I am so glad I finally got around to reading this book of poems.
The poems included were very diverse. Most were silly, some were hilarious, a few were inspirational, and some were just a bit too dark for my taste in children's poetry.
Overall a good book with interesting poems and great illustrations.
No wonder this is such a classic.
I received a copy of this book through Goodreads in exchange for an honest review.
This book just wasn't for me. There is no doubt that EsthersChild (Patricia Struntz) had a very hard life and overcame so much. She is a very strong person and I am glad that her faith in God was able to help her in her battle with abuse and other struggles.
However, I do not particularly like her writing. It was very simplistic with not that much insight. The story was interesting enough, but the writing just did not do it justice. I did like some of the metaphors she used such as the pottery example, but the rest of the writing was sub par.
I also found the name changes annoying. It is common in memoirs to change people's names, however instead of using actual names, Struntz chose to use weird nicknames such as GirlChild, BoySon, and Youngest for her own children. I personally think that one's own children deserve better, more creative names in one's own book. But that's just my preference. And some of the other nicknames seem to write off the character completely such as Crony and Heavy.
The writing is also a bit ignorant. It is homophobic without even addressing the homophobia. There is no discussion about it or learning about actual gay people. This was disappointing to me. I was also disappointed by how Struntz addressed autism spectrum disorders. In the book, there is a character with autism (I think, she's kind of unclear about it and doesn't really go into many details). Instead of trying to understand autism and the person involved, Struntz just writes him off as "simple" and is done with it.
I actually think that my favorite part of the book was the epilogue, which was written 19 years after Struntz originally wrote the book. This section seemed predictably more mature, but I related to it much more than the rest of the book. The actual book comes off as ignorant, immature, and doesn't really look at other's perspectives in the story, which did not pull me in.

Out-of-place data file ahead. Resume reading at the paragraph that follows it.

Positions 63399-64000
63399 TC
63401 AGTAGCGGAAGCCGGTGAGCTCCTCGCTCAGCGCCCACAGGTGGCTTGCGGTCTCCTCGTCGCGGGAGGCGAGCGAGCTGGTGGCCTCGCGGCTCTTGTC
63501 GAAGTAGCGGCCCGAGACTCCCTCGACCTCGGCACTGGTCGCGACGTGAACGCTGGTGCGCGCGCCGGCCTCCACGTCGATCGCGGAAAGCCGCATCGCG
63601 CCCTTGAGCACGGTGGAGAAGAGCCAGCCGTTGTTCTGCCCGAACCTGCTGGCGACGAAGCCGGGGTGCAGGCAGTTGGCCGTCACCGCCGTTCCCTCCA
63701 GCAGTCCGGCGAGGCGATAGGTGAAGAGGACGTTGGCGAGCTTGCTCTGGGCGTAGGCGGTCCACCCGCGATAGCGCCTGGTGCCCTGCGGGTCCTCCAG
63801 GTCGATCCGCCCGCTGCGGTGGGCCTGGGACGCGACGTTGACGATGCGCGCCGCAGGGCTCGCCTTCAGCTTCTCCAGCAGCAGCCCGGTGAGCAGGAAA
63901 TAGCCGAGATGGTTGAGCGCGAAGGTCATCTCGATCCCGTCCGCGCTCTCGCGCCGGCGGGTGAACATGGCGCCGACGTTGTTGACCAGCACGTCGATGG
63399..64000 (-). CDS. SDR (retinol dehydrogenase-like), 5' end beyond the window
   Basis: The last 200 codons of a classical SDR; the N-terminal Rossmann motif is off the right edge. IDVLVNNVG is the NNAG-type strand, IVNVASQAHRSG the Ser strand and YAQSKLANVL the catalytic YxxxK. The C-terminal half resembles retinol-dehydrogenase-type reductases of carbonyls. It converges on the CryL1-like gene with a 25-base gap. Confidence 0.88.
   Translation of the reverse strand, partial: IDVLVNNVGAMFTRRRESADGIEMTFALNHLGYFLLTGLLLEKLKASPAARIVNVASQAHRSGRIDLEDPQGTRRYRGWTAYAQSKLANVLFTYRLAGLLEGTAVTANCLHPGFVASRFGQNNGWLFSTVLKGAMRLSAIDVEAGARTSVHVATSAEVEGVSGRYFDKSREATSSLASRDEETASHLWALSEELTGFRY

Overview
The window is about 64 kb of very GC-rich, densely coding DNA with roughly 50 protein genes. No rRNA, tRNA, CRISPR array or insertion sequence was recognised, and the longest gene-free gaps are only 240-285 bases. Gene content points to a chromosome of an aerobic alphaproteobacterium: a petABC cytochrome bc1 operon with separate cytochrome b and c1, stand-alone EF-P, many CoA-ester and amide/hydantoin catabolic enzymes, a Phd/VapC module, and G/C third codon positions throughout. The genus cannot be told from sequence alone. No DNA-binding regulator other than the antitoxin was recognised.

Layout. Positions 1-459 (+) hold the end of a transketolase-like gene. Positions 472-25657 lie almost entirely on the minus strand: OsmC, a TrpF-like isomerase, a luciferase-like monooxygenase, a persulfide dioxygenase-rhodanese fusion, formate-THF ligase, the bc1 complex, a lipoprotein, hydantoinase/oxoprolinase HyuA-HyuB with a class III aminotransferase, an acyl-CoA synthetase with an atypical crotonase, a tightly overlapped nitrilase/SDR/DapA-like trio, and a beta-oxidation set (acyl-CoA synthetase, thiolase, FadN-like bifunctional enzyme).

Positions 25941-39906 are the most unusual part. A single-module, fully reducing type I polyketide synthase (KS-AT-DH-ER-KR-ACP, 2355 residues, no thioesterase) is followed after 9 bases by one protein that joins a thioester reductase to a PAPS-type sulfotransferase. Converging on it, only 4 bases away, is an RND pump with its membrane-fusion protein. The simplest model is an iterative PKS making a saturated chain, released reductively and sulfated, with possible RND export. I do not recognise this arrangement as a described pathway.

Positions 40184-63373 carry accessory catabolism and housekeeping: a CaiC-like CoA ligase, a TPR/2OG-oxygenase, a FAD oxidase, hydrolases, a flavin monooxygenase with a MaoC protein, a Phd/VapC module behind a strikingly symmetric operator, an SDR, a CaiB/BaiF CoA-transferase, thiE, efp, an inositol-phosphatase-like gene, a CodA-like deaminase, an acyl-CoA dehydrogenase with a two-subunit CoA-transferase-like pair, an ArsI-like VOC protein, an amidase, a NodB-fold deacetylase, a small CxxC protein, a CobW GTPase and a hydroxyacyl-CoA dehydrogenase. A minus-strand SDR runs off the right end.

Great book. I love this series so much and it doesn't depreciate as the books go on, which is the case with many series.
I really liked how some of the jokes from previous books made a comeback in this one (aardwolf). Very humorous and fun.
This is such an awesome series for young readers. I love Judy's character and all of her moods.
Just a reminder to like my Facebook page and follow me on Goodreads for more updates on stories and crafts.
I also run a crafting blog at http://www.craft-cycle.com where I teach you how to craft with recyclable items.
Thanks for all of your support!
The Summer Spells anthology is available today. Check it out on Wattpad to read my humorous poem, "One More Page", and my flash fiction pieces, "The Last Strawberry of Summer" and "Glory Night."
Happy reading and welcome summer!
One of the great things about this series is that even though this is the eighth book, it is still as fun to read as the first ones.
a fun, educational adventure. I absolutely adore this series.
I also liked how Annie and Jack's differences are celebrated especially in this book. Annie is a doer and Jack is a planner. They are themselves and try to show the other how to be more like them, but never force a change. I love that Annie can be adventurous, impulsive, and free-spirited and it is not seen as a bad thing. She is such an awesome female character for a children's series.
A great continuation of the series.
This is an amazing book. I absolutely loved it.
Janet Mock is an inspiring individual. I loved her honesty in this book. She is not afraid to point out her own mistakes. I liked how she told the story from her perspective at the time, then added insight as she reflected on the situation as an adult. I think this was a great way to point out the flawed thinking of many gender issues such as what makes 'realness'. It also demonstrates how she was able to overcome the negativity that society teaches about femininity. In the book, she focuses a lot on intersectionality and calling out white cis culture, which is much needed in society.
This book is very well-written. While many of the events are difficult to read about, Mock's writing is so open and honest, that the reader feels personally connected to her. You root for her the whole time and just want her to be happy in herself. This book took me a while to read because that. You really have to let yourself be emotional while reading it and be in the right mindset to take it all in.
Her strength and knowledge is truly inspiring. Her journey was amazing, not just in a 'look how horrible this person's life was and now it's so great' way, but because of how she used her experience to call out society. She doesn't just pity herself; she stands by her decisions and how they helped make her into the person she is today.
Instead of just accepting a 'look how far I've come' story, Mock continues to fight for trans acceptance and dispel myths regarding gender and sexuality. I loved her commentary on "passing" and how she explained why she is not required to tell people about her assigned sex at birth. I also liked how Mock refused to just let people focus only on her 'transition' story, showing that there is life after the transition and that the transition doesn't just end with surgery.
A phenomenal read by a phenomenal and talented writer and human being. Amazing.
I am a huge fan of the Judy Moody books. They are easy to read, simple yet fun. Each one is filled with hilarious adventures.
I love Judy's character and that she is not afraid to be herself. The series shows young girls that it is okay to have other moods besides happy.
A great continuation of the series.
A very cute stories with hilarious misadventures.
|I am part of the launch team for this book.